“I see the elephant seal,” said Bob. “But now the wind has shifted, and I see a polar bear with its head in the snow. What you saw as a tail is now the bear’s head, and the elephant seal’s huge schnoz has become the bear’s tail. The animal has totally reversed direction!” Alice was glad that Bob was picking up the new topic of discussion. Alice had not been looking forward to two more hours of Bob’s statistical diversions.
The two passengers worked together processing insurance claims, and Bob had spent the morning trying to explain the company’s new statistical software to Alice. She had lobbied hard to have work pay for them to attend this conference in Los Angeles. Alice wasn’t about to let Bob turn their time away from work into a technical lecture.
“It’s cool how one’s perception of a thing can change so quickly and vary from person to person,” mused Alice, hoping to keep the conversation away from statistics. As she was speaking a dash light popped on. “Uh oh. It looks like the tank is running low.”
“We’ll be alright. It can’t be too far to the next gas station,” said Bob. Alice hoped this delay wouldn’t come between her and the hotel’s dinner buffet. They drove a few more miles until Bob spotted a sign. “Hey, pull over at the next rest stop, gas is only $2.85,” said Bob.
“Ohh,” said Alice, suddenly forgetting her frustration with Bob. “If you look at it right, that gas price looks a lot like a 6 to me.”
“What do you mean?” replied Bob. “I’m not sure the business office would let us claim six dollar gas as an expense.”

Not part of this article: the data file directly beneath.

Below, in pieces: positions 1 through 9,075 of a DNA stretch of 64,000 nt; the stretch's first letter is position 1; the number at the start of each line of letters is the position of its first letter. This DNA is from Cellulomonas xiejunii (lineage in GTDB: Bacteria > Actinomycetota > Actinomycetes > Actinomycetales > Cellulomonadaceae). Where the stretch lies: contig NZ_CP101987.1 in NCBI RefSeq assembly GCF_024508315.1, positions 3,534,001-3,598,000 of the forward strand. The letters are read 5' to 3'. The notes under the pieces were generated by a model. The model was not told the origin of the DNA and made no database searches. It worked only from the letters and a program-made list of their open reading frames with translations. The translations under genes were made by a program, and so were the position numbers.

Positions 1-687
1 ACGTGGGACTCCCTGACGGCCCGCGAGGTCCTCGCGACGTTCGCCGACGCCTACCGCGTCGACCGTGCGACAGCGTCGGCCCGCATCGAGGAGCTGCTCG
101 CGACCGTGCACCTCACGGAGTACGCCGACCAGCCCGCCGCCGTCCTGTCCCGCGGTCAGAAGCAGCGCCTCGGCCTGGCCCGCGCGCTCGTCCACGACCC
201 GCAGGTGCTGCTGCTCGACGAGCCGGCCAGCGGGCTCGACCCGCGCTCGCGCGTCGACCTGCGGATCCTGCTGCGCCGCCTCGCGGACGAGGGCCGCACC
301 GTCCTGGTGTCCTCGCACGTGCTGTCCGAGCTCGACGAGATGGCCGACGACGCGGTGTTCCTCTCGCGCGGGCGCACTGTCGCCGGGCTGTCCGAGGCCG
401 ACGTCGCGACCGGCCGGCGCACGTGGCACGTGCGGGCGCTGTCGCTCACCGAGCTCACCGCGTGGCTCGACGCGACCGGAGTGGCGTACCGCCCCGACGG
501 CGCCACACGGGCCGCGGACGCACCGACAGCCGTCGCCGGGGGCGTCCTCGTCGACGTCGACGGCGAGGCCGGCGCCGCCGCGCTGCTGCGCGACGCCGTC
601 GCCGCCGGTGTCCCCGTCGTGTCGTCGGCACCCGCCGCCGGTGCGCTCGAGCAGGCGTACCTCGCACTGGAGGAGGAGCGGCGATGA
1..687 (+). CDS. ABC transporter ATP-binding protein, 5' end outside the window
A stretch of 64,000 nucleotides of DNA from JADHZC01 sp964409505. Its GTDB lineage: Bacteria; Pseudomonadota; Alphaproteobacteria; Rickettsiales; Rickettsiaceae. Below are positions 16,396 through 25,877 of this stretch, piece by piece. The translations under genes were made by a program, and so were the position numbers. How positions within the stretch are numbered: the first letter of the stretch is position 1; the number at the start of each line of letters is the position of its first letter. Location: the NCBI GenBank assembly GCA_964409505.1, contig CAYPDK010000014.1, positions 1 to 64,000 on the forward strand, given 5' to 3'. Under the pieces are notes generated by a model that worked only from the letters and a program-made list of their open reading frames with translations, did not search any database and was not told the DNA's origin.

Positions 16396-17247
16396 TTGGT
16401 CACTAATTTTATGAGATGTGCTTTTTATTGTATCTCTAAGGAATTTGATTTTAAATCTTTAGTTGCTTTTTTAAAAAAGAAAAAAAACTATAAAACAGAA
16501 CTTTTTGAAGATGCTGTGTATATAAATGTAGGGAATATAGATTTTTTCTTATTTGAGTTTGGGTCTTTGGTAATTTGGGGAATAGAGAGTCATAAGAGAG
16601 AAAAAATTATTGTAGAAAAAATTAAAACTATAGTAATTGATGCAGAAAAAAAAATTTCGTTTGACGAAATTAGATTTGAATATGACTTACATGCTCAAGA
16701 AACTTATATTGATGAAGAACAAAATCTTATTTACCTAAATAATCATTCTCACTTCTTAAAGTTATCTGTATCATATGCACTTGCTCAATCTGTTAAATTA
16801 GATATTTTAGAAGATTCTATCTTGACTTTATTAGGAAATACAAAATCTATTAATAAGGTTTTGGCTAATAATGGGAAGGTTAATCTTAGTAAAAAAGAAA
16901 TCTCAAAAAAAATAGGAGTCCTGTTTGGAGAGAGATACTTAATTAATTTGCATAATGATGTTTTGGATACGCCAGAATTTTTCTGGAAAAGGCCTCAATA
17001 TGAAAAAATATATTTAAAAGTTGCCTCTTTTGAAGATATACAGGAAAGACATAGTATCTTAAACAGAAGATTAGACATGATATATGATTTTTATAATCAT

“It just feels like a 6. The 8 and 5 feel like a 3, which, together with the 2, makes a 6.”
“But you just made that up,” protested Bob. You could combine those numbers any which way.”
“What’s wrong with that?”Alice pulled off the highway into the rest stop, looking for other number transformations. She stopped the car next to the gas pump and inserted the nozzle into the car’s tank. Seeing a truck’s license plate, she pointed it out to Bob and said, “Here’s another example. Look at that license plate over there. ABK 1372. Ignoring the initial letters, that number looks like an 18 to me. 2 and 7 make 14; 14 and 3 make 17;...”
“And 17 and the final 1 make 18.” Bob finished the thought.
“Nice.” Alice finished paying and the two drove back onto the highway.
“I like the freedom you have to morph one number into another. But there have to be limits to how you can combine the numbers,” said Bob.
“Of course there are,” said Alice. “You can only add, subtract, multiply, and divide. And you have to use all the digits to get your answer. There has to be a balance between rules and freedom.” As they drove on, Alice noticed a sign. “It looks like Los Angeles is 172 miles away. We probably won’t be there for another three hours. I’m not sure we’ll make dinner,” she said, discouraged.
“The number 172 looks like a 13 to me,” said Bob. “Can you see how I did it?”
“I see it. And it looks like a 21 to me! You’re getting the hang of it!” Alice and Bob’s new game kept them busy for the rest of the ride. Alice realized that if she missed the buffet and ended up with takeout, it would be alright.
This game is perfect for a road trip. It requires no equipment, is collaborative, and is responsive to the environment. It is called 25 - in reference to the classic elementary math game 24.
To play this game, the players work together to create the numbers from 1 to 25 - the target numbers - from numbers they see. For each target number players find some number in their environment: a license plate, a date, a VIN number, etc. Dropping all letters and punctuation, players must combine the digits using the four arithmetic operations of addition, subtraction, multiplication, and division to equal the target number. Each digit must be used exactly once. Players proceed from target number 1 to target number 25 in order.
A game may start
1. Exit 76. $$1 = 7 - 6.$$
2. A date 6/12. $$2 = (6\div 2) - 1.$$
3. A price $\$ $2.99. $$3 = (9\div 9) + 2.$$
Happy trails and enjoy the game!